Göran E. Nilsson

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Reactions to stress vary between individuals, and physiological and behavioral responses tend to be associated in distinct suites of correlated traits, often termed stress-coping styles. In mammals, individuals exhibiting divergent stress-coping styles also appear to exhibit intrinsic differences in cognitive processing. A connection between physiology,(More)
We show that crucian carp (Carassius carassius) living in normoxic (aerated) water have gills that lack protruding lamellae, the primary site of O(2) uptake in fish. Such an unusual trait leads to a very small respiratory surface area. Histological examination showed that the lamellae (secondary lamellae) of these fish were embedded in a cell mass (denoted(More)
Evidence for the presence of a serotonin1A (5-HT1A) receptor subtype in the salmonid fish brain has recently been presented. In the present study the potent 5-HT1A receptor agonist, 8-hydroxy-2-(di-n-propylamino)-tetralin (8-OH-DPAT) was tested for its effect on plasma cortisol concentrations in rainbow trout (Oncorhynchus mykiss). Blood was sampled and(More)
It is becoming increasingly clear that individual differences in the behavioral response to stressful situations are associated with distinct physiological profiles, and stress coping characteristics are of fundamental importance to fitness and life history. Teleost fishes display considerable variation in reproductive strategy, but sex differences in(More)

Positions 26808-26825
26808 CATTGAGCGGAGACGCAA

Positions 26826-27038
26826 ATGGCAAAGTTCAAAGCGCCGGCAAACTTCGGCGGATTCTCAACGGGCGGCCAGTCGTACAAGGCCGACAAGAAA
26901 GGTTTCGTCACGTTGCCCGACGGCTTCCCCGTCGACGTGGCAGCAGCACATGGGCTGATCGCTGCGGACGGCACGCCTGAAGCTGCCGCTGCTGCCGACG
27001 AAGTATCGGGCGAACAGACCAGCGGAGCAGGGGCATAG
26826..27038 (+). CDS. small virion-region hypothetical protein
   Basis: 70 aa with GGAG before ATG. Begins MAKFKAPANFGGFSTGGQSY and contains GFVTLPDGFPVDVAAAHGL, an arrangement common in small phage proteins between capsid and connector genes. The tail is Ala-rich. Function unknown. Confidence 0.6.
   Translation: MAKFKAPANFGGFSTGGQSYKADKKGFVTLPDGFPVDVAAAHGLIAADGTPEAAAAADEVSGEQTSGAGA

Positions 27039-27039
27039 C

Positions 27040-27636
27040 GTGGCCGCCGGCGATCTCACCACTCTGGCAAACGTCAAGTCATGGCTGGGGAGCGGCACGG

We have previously found that the gills of crucian carp Carassius carassius living in normoxic (aerated) water lack protruding lamellae, the primary site of O(2) uptake in fish, and that exposing them to hypoxia increases the respiratory surface area of the gills approximately 7.5-fold. We here examine whether this morphological change is triggered by(More)
Ocean surface CO2 levels are increasing in line with rising atmospheric CO2 and could exceed 900μatm by year 2100, with extremes above 2000μatm in some coastal habitats. The imminent increase in ocean pCO2 is predicted to have negative consequences for marine fishes, including reduced aerobic performance, but variability among species could be expected.(More)
Equatorial populations of marine species are predicted to be most impacted by global warming because they could be adapted to a narrow range of temperatures in their local environment. We investigated the thermal range at which aerobic metabolic performance is optimum in equatorial populations of coral reef fish in northern Papua New Guinea. Four species of(More)
  • G. E. Nilsson
  • Medical and Biological Engineering and Computing
  • 1984
Laser Doppler flowmeter for the assessment of tissue blood flow are generally equipped with a signal processor which generates the first moment of the unnormalised power spectral density as a continuous output signal. This signal is related to blood flow for low and moderate flow rates. At higher flow rates the interpretation of the output signal becomes(More)
While a large respiratory surface area is good for gas exchange, it also poses several problems, including energetically unfavorable fluxes of water and ions. As a result, fishes appear to have a respiratory surface area that is matched to their oxygen demands. When faced with changes in their need for oxygen uptake, e.g. through altered physical activity(More)